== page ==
Pinker, Progressives, and Plastic in our Oceans

Following on my theme of our arriving ordeal, juxtaposed as it is against the narrative of our ‘great escape’, I read this weekend a long interview by Stephen Pinker defending his book Enlightenment Now. The summary of his defense in this interview parallels the summary of his book, specifically the following, “If measures of well-being, such as health, prosperity, knowledge, and safety, have increased over time, that would be progress. In fact, they have. As Rosling and others have shown, most people deny progress not out of pessimism but out of ignorance.”

The reason you right now are shaking your head is the very reason that this is hard to swallow. It comes from the nature of America’s “fierce urgency of now” problem – immediatism that exists in the paradox of seeing fires everywhere but not really believing that any of them are ours. The “morally hazardous” urgency of elites who will return after their day exhausted from fighting ____ (fill in the blank) evil to their pristine communities nestled in verdant valleys.

That makes it a faux emergency, a faux crisis, a faux urgency. Because Americans see themselves as fundamentally safe. “You (and Kaplan, so I’m in good company) should come back to the suburbs,” was a friend’s response to me after he read my recent piece on Dubai. Africa may be burning, but the minimart is open 24 hours and the electricity never goes out!

Part of America’s problem is her extreme isolation related to having no external enemies and rarely any contact with places where things have gone desperately wrong. Also her tremendous prosperity, product of our extraordinary productivity has allowed enough runoff somehow for people with a limited good world view to ignore that one fundamental aspect of economics – scarcity (the rich have too much, but there’s enough for everybody without limits??). We think we are immune to enemies, to bad ideas, terrible laws and to incompetent representatives; that the consequences of stupidity will not fall upon our shores and shoulders but instead the brunt of them will be born by others in faraway lands who we do not have to witness or consider. This is the arrogance of empire talking; and it is true, for a season. That season is coming to an end.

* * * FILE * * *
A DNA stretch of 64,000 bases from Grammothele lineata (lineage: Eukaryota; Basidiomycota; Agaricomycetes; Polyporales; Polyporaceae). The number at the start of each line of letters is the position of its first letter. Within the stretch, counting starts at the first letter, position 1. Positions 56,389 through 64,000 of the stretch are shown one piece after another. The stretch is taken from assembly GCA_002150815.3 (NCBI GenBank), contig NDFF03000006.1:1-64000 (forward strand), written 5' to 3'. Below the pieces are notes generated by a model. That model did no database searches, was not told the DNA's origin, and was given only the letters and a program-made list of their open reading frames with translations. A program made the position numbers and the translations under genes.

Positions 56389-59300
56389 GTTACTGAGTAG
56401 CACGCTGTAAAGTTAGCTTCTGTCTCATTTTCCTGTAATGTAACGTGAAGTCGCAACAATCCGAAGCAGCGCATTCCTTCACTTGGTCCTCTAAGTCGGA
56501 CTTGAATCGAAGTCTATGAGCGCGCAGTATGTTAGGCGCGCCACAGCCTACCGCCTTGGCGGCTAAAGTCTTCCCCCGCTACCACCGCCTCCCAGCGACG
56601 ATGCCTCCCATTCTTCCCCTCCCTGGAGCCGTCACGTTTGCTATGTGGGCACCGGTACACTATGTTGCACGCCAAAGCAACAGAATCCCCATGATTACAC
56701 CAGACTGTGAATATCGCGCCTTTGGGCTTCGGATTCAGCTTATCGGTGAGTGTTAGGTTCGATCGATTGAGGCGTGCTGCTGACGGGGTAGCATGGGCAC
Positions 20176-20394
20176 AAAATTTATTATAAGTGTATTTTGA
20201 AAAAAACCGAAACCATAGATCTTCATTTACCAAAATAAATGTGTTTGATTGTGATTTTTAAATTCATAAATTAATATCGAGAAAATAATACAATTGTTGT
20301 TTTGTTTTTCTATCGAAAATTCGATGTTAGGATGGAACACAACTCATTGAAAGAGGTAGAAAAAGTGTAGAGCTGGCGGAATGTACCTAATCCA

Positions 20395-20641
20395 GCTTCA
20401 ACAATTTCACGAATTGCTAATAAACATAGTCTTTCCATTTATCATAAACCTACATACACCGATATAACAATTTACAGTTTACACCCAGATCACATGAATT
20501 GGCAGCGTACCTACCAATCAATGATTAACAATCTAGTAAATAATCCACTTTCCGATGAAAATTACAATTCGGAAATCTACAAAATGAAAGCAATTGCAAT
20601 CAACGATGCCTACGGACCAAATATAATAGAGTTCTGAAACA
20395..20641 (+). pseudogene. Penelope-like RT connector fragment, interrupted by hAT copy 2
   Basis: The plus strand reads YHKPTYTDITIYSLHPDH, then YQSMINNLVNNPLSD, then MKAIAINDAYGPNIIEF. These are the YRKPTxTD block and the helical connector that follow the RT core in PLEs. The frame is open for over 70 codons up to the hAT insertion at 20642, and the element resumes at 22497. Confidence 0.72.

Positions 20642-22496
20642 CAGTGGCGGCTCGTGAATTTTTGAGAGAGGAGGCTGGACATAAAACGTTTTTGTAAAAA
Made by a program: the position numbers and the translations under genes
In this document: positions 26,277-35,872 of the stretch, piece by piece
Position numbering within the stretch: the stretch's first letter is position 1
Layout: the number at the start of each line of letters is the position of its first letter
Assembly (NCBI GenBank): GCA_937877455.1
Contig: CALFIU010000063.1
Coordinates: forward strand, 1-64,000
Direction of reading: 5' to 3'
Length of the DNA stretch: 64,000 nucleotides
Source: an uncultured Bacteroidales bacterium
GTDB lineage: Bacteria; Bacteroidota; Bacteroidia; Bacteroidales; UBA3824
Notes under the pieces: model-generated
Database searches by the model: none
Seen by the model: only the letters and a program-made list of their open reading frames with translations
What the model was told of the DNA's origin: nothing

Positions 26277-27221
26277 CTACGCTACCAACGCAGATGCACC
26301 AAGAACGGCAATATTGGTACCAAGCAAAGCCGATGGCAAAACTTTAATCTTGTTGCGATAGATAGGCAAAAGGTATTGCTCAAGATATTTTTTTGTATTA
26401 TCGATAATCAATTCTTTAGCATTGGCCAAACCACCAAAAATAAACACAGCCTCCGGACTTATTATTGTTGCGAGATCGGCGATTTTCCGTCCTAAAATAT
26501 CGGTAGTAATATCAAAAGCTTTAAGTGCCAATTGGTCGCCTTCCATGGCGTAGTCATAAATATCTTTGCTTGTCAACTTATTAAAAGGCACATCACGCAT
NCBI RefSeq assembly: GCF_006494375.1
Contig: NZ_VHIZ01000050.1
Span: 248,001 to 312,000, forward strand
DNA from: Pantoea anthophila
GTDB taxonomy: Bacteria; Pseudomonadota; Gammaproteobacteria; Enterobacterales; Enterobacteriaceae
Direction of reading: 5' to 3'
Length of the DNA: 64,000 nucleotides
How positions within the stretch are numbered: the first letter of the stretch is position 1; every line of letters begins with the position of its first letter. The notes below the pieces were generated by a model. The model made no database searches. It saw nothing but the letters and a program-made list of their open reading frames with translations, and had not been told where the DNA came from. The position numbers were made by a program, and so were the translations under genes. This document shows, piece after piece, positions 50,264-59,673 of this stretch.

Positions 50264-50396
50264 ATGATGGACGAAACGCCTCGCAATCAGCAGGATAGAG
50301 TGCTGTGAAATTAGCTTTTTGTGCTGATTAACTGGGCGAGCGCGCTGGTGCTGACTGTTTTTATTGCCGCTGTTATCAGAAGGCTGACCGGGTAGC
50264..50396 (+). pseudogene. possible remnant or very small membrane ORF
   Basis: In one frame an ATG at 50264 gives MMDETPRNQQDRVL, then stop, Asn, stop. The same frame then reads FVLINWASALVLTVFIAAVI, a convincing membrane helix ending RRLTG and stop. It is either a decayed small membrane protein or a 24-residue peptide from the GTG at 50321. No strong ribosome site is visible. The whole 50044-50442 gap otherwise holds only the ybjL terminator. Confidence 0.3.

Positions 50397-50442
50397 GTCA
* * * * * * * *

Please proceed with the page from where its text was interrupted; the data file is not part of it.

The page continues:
I am a bit of a space enthusiast (this year we even bought my little boy a new telescope with which we observed the lunar eclipse from our perch here in West Africa, where the show was spectacular). I often wonder, if there are aliens out there, what they think of us? What they think of our “great escape”. They would probably chuckle a little at the hubris of Pinker and Deaton; a brief blip in human history smoothed over and buttered by $200,000,000,000,000 in fake-printed money, a mortgage on our future that is rapidly coming due and the scraping of 20,000,000,000 more tons from off our swiftly desertifying planet than she can recover from. Have you seen the soil in Africa?


But we need not go that far – President Obama once famously said “If you could choose any time to live, you would choose now”; as if closing the book on Pinker’s argument. But even that statement is naïve. Most Americans I know would rather live in the 1950s; most Malians during the great empire of Mansa Musa; most Venezuelans in the epic period of “La Venezuela Saudita”; most Congolese under Belgian rule; most Italians (if they consider it) under the tremendous period that was the glory of Rome. The Greeks look back upon their Agoras from their food lines and wonder what went wrong; the Iraqis to Babylon – and the list goes on. Oh sure, we have better widgets these days – technological advances which progressives mistake for progress.